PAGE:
A British Airways pilot had refused to make the approach to Kai Tak runway 13 minutes before the CAL 605 captain decided to attempt it.

The investigation indicated that the accident was caused by the captain's failure to initiate the mandatory missed approach procedure when he observed the severe airspeed fluctuations, combined with the wind shear and glide slope deviation alerts. The first officer was also found to not have enough experience to handle the aircraft while landing in crosswind conditions. China Airlines was also criticized for not having a clear crosswind landing procedure in their manuals to aid pilots. The investigation recommended that the airline revise its manuals and flight training.

Aftermath

Immediately after the aircraft came to rest in the water, crew members ensured that all passengers donned life jackets and evacuated onto eight of the ten main deck emergency exits. These exits (as on all 747s) are equipped with inflatable evacuation slide/rafts for ditching emergencies. The passenger cabin remained completely above water during the evacuation, although eventually sinking tail-first. Additional damage to the nose and first-class cabin was noted. There were 23 minor injuries among passengers and crew.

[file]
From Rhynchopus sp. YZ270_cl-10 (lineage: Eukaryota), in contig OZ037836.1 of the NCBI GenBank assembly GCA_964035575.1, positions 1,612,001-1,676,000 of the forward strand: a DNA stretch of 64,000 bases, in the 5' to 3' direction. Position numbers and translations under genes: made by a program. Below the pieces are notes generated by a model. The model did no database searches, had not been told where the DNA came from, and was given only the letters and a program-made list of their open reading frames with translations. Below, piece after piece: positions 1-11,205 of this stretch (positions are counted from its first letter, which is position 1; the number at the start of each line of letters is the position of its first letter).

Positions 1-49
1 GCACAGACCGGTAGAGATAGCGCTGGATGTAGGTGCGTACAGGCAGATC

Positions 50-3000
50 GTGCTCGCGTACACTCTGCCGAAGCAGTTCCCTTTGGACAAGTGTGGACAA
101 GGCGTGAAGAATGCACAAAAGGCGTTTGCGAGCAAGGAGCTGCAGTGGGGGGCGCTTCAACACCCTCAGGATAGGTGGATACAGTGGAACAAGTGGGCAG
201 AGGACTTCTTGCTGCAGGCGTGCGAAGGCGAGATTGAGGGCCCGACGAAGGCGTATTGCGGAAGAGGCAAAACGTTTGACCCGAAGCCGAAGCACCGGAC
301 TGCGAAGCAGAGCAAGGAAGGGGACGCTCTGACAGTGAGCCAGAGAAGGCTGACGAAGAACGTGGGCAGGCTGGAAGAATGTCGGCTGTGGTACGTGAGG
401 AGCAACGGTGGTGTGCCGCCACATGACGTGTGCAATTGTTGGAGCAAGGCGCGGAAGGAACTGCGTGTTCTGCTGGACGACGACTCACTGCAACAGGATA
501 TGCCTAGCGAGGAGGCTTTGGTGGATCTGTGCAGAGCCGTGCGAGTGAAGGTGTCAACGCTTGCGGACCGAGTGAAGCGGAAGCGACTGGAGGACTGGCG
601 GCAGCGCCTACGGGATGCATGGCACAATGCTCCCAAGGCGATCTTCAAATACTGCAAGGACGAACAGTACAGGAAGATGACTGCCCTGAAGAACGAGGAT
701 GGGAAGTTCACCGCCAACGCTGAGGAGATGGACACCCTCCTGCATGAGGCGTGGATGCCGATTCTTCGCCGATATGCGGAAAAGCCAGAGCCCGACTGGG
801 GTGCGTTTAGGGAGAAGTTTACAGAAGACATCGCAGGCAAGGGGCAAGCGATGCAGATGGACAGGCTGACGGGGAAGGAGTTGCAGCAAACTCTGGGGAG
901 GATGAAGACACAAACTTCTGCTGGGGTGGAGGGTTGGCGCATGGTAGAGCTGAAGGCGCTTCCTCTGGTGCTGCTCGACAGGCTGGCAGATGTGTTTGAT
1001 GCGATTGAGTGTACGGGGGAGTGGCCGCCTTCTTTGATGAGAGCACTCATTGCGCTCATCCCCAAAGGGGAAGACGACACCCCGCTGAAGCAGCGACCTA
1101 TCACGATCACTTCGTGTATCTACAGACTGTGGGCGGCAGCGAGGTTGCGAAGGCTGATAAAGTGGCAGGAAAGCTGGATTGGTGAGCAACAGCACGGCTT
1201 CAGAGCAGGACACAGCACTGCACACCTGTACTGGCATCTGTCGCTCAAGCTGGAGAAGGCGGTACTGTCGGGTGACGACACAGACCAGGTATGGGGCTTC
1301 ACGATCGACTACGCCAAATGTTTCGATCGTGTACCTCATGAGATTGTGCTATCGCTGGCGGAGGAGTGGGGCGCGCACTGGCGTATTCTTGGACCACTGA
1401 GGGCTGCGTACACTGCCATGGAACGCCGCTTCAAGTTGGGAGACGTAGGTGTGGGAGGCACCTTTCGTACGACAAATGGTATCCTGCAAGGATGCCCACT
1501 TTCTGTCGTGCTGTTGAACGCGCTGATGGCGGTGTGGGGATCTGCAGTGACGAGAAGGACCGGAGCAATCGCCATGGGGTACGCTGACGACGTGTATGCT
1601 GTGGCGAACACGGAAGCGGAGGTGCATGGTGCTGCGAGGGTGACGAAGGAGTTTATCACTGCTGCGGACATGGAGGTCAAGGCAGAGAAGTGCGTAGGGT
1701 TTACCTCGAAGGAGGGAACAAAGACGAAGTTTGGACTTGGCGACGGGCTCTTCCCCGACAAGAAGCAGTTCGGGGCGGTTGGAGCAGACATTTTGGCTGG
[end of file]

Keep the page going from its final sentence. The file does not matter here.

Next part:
The aircraft photographed a few days after the accident

The plane was written off as a total hull loss. Since the plane's vertical stabilizer interfered with the accuracy of the instrument landing system signals for runway 31 – which allowed aircraft to make safe ILS approaches whenever the wind patterns mandated the use of runway 31 (the reciprocal direction of runway 13) – the vertical stabilizer was removed with dynamite shortly after the crash.[7] The China Airlines lettering and the Chinese characters were removed, as was part of the livery on the fuselage, to conceal the identity of the aircraft as belonging to China Airlines. After the accident, the aircraft was stored near the HAECO building for use in firefighting practice.

China Airlines still continued to use the flight number 605 on its Taipei-Hong Kong routes until 2015. As of November 2021, the flight numbers serving the said route are 903, 641, 909, 915, 919, 923, 921 and 601, flown on a mixed fleet of Boeing 747, Airbus A330, Airbus A350, and Boeing 737 aircraft, and currently operates out of Chek Lap Kok airport.

See also

References

  1. "293 Rescued in Hong Kong After Jet Lands in the Water". New York Times. Associated Press. November 4, 1993. ISSN 0362-4331.
  2. Ranter, Harro. "ASN Aircraft accident Boeing 747-409 B-165 Hong Kong-Kai Tak International Airport (HKG)". aviation-safety.net. Aviation Safety Network. Retrieved 2020-05-18.
  3. "Aircraft Accident Report 1/95 Report on the accident to Boeing 747-409B B-165 at Hong Kong International Airport on 4 November 1993" (PDF). Hong Kong: Civil Aviation Department. August 1995. Archived from the original (PDF) on 2012-11-07. Retrieved 2020-05-18. - Entry from the HKU Library
  4. "B-165 China Airlines Boeing 747-400". www.planespotters.net. Retrieved 2020-05-18.
  5. "China Airlines B-165 (Boeing 747 - MSN 24313)". www.airfleets.net. Airfleets aviation. Retrieved 2020-05-18.
  6. "香港天文台警告及信號資料庫" [Hong Kong Observatory Warning and Signal Database]. www.hko.gov.hk (in Chinese). Retrieved 2020-05-18.
  7. "Today in Aviation History: November 4th". NYCAviation. 2014-11-04. Retrieved 2020-05-18.